Pound boosted by upward revision to second quarter UK growth
06:00, 30 September 2021
The pound climbed against its main rivals on Thursday after UK gross domestic product (GDP) increased by 5.5% for the quarter ended 30 June, revised higher from an initial estimate of 4.8%.
Sterling gained 0.2% against the dollar to $1.3451 and was 0.1% higher at £0.8624 versus the euro in early trade in London.
According to the Office of National Statistics, the level of GDP is now 3.3% below where it was pre-pandemic in the fourth quarter of 2019, revised from the previous estimate of 4.4% below.
In output terms, the largest contributors to this increase were from wholesale and retail trade, accommodation and food service activities, education and health, and social work activities.
The second quarter also saw increases in all main components of expenditure, with the largest contribution from household consumption, which contributed 4 percentage points to the 5.5% increase following the easing of coronavirus restrictions in the quarter, when compared with those in place in the first quarter (to end of March 2021).
The UK’s net borrowing position with the rest of the world reduced to 1.5% of GDP in the second quarter, compared with 1.7% of GDP in the first quarter.
A rise in household spending of 7.9% saw the household saving ratio decrease to 11.7% in the second quarter, compared with 18.4% in the previous quarter, which was the second-highest on record.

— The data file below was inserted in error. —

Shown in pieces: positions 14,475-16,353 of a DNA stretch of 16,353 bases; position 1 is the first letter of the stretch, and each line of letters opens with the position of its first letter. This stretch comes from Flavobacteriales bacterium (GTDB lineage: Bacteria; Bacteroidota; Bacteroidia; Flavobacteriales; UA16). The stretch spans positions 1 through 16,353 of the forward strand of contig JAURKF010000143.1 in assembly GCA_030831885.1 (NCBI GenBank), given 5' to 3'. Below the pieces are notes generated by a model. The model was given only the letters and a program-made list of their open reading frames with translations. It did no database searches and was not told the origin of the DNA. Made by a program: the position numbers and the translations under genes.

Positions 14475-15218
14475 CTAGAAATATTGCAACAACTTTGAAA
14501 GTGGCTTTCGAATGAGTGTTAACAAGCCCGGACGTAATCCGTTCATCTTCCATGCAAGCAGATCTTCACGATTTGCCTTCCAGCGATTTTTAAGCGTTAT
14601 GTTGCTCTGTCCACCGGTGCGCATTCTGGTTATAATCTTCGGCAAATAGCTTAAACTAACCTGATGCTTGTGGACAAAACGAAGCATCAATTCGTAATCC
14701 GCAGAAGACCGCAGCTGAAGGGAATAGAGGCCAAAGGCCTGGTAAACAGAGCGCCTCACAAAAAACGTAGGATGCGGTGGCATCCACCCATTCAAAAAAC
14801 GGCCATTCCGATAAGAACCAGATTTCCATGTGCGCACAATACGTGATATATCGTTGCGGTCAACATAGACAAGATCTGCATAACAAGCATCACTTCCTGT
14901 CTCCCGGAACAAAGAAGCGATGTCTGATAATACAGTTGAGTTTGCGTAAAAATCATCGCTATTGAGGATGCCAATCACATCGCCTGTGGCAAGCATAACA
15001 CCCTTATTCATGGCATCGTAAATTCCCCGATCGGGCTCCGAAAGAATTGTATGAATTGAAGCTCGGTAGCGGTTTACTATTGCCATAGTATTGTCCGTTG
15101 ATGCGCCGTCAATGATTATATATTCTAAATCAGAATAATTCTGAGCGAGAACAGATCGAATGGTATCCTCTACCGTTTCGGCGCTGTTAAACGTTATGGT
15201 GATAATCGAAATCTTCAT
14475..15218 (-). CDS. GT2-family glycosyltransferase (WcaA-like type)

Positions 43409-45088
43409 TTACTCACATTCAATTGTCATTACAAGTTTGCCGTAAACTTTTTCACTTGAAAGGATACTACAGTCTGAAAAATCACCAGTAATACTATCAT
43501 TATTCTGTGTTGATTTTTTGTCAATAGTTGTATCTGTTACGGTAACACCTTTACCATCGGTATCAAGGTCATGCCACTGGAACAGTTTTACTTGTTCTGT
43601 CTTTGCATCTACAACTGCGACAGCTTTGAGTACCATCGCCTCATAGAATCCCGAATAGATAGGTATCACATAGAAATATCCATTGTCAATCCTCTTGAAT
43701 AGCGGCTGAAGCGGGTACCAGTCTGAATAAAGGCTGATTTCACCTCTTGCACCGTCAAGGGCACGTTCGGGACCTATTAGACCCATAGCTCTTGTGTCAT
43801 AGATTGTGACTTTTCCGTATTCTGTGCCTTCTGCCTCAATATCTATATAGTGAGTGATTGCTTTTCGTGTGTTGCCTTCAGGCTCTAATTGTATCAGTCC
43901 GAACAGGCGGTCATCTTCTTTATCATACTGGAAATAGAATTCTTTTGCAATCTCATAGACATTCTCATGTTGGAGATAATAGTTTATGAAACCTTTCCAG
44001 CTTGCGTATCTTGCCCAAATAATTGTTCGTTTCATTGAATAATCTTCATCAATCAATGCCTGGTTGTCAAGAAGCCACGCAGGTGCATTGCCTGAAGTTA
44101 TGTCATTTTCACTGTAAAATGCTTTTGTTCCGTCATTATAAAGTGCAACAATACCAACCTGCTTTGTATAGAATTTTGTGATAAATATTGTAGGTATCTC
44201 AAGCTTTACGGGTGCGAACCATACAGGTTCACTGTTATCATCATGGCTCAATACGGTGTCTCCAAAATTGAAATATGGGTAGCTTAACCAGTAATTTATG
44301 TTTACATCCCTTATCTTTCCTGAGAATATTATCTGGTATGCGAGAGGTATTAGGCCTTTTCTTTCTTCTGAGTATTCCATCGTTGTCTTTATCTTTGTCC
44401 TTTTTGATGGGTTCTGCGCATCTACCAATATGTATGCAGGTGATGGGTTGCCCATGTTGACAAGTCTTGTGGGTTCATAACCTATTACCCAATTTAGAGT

The government decreased its net borrowing position in the non-financial account to £51.3bn (8.9% of GDP) from £73.2bn in the first quarter (13.1% of GDP). Lower borrowing was driven by a rise in income from taxes on products and production of 9.1%, a fall in subsidies of 19.7% and a fall in government final consumption expenditure of 3%.
Ruth Gregory, senior UK economist at Capital Economics, said of the data: "Overall, while the upward revisions to GDP are clearly welcome, the second-quarter was three months ago, and the recovery appears to have stagnated since. Even so, given that there is now thought to be less spare capacity in the economy that will only encourage the Bank of England to hike rates in the not-too-distant future."
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